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Old 12-15-2007, 01:49 AM   #1
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Default tuning by temperature

I want to easily tune the 4-tec and would like to know if tuning by temperature is a good idea. I would do some high speed runs and see what would the max temp be on the on-board gauge. If it's too high (over 270 like the manual says) i would just richen it 1/8 turn, if the temp is too low or low i would lean it 1/8 turn etc until i meet the destined temperature (shooting for 260-265)

would tuning by temperature be a good idea? I have a venom temp fail safe as well.
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Old 12-15-2007, 03:51 AM   #2
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Tuning an engine is to be done by observing its performance, i.e. see the smoke from the exhaust while accelerating and on top rpm, listen to the sound of the engine, and see the power perfomance. You might use the temperature gun or telemetry for feedback on rpm & temperature. More information is always better. See the oveall picture and get experience with your observations, rpm and temperature measurements, to get the best out of it. Tuning an engine is an art.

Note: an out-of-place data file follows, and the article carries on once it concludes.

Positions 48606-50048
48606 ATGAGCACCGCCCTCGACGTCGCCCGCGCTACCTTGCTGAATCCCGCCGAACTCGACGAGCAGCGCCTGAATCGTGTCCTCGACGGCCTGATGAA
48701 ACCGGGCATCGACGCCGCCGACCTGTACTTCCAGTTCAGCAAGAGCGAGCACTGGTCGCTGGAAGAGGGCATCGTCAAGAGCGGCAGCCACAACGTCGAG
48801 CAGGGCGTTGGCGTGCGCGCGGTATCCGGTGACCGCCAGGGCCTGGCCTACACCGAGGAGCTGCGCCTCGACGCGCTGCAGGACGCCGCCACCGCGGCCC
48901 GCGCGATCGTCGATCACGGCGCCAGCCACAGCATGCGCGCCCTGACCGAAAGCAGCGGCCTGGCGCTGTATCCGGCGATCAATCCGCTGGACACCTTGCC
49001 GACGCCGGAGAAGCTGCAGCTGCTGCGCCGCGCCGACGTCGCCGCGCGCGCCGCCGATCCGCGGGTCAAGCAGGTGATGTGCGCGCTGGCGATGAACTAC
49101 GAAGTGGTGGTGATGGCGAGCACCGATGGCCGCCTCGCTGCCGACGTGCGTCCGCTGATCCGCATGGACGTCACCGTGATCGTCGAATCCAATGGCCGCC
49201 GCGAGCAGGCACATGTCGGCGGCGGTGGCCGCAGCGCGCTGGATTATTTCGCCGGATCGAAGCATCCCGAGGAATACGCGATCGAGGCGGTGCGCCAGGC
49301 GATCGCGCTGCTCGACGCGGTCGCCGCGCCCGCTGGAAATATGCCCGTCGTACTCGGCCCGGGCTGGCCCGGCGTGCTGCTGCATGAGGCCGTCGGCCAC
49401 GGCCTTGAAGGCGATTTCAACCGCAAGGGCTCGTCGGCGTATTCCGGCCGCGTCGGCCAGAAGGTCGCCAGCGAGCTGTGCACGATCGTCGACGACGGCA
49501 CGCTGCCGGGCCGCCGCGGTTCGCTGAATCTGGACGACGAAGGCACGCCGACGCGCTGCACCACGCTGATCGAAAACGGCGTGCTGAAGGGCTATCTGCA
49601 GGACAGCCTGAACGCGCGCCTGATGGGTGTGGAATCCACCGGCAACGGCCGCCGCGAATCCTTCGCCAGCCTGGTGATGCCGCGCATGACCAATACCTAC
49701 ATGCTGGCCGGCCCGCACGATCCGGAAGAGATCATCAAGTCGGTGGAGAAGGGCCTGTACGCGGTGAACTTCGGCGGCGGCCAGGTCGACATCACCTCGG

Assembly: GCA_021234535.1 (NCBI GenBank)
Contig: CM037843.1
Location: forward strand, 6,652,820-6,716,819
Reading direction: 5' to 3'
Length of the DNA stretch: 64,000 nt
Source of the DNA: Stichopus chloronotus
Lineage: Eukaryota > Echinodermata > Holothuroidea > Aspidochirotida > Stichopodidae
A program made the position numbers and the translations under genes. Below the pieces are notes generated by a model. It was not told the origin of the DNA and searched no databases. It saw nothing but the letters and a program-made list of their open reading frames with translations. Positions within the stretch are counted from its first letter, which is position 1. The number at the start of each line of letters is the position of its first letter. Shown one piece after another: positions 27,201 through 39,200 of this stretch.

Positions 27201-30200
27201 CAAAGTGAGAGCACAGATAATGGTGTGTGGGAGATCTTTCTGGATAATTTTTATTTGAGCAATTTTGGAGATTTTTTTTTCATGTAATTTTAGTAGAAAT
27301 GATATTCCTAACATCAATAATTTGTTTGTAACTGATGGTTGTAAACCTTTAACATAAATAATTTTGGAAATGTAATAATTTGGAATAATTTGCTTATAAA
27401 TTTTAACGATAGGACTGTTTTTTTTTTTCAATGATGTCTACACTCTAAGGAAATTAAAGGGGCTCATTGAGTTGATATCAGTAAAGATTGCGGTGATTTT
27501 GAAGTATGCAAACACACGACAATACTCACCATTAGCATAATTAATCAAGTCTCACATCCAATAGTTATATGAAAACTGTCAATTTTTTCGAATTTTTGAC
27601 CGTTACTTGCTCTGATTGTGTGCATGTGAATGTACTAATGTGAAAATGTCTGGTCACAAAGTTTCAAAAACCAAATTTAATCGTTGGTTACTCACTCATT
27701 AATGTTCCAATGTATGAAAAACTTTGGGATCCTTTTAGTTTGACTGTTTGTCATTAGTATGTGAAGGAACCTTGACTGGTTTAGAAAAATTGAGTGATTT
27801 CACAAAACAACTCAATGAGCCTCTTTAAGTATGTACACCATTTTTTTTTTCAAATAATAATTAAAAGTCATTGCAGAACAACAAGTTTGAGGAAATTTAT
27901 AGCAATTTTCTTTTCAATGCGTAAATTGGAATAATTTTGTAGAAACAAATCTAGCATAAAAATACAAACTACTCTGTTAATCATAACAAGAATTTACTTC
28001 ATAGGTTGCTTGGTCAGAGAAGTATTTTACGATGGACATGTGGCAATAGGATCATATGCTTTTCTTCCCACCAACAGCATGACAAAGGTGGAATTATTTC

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Old 12-15-2007, 07:49 AM   #3
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Tuning an engine is to be done by observing its performance, i.e. see the smoke from the exhaust while accelerating and on top rpm, listen to the sound of the engine, and see the power perfomance. You might use the temperature gun or telemetry for feedback on rpm & temperature. More information is always better. See the oveall picture and get experience with your observations, rpm and temperature measurements, to get the best out of it. Tuning an engine is an art.
yes always tune by performance ,
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Old 12-15-2007, 10:01 AM   #4
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And when you tuned the engine to its best performance then you can messure the temperature as a reference.
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Old 12-15-2007, 12:46 PM   #5
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Tuning by temp is a good way to avoid running too rich or running too lean. If you're running too rich, you may flood the engine and it will die (stopping or off throttle), not make run time (i.e. run out of fuel before an end of a race) and performance will suffer (you'll be slower). If you're running too lean, you may starve the engine on full throttle or overheat it to the point of causing damage.

Looking for smoke, listening to the rpm and watching your car is a good way to gauge performance of your engine, but until you're experienced enough to know the difference between the different type of engines you may run, it's hard to figure out if you're in the intended powerband of the engine.

An overheated engine makes a certain sound and by that time, it's really time to pull the car off the track and let it cool down before causing any damage or further damage.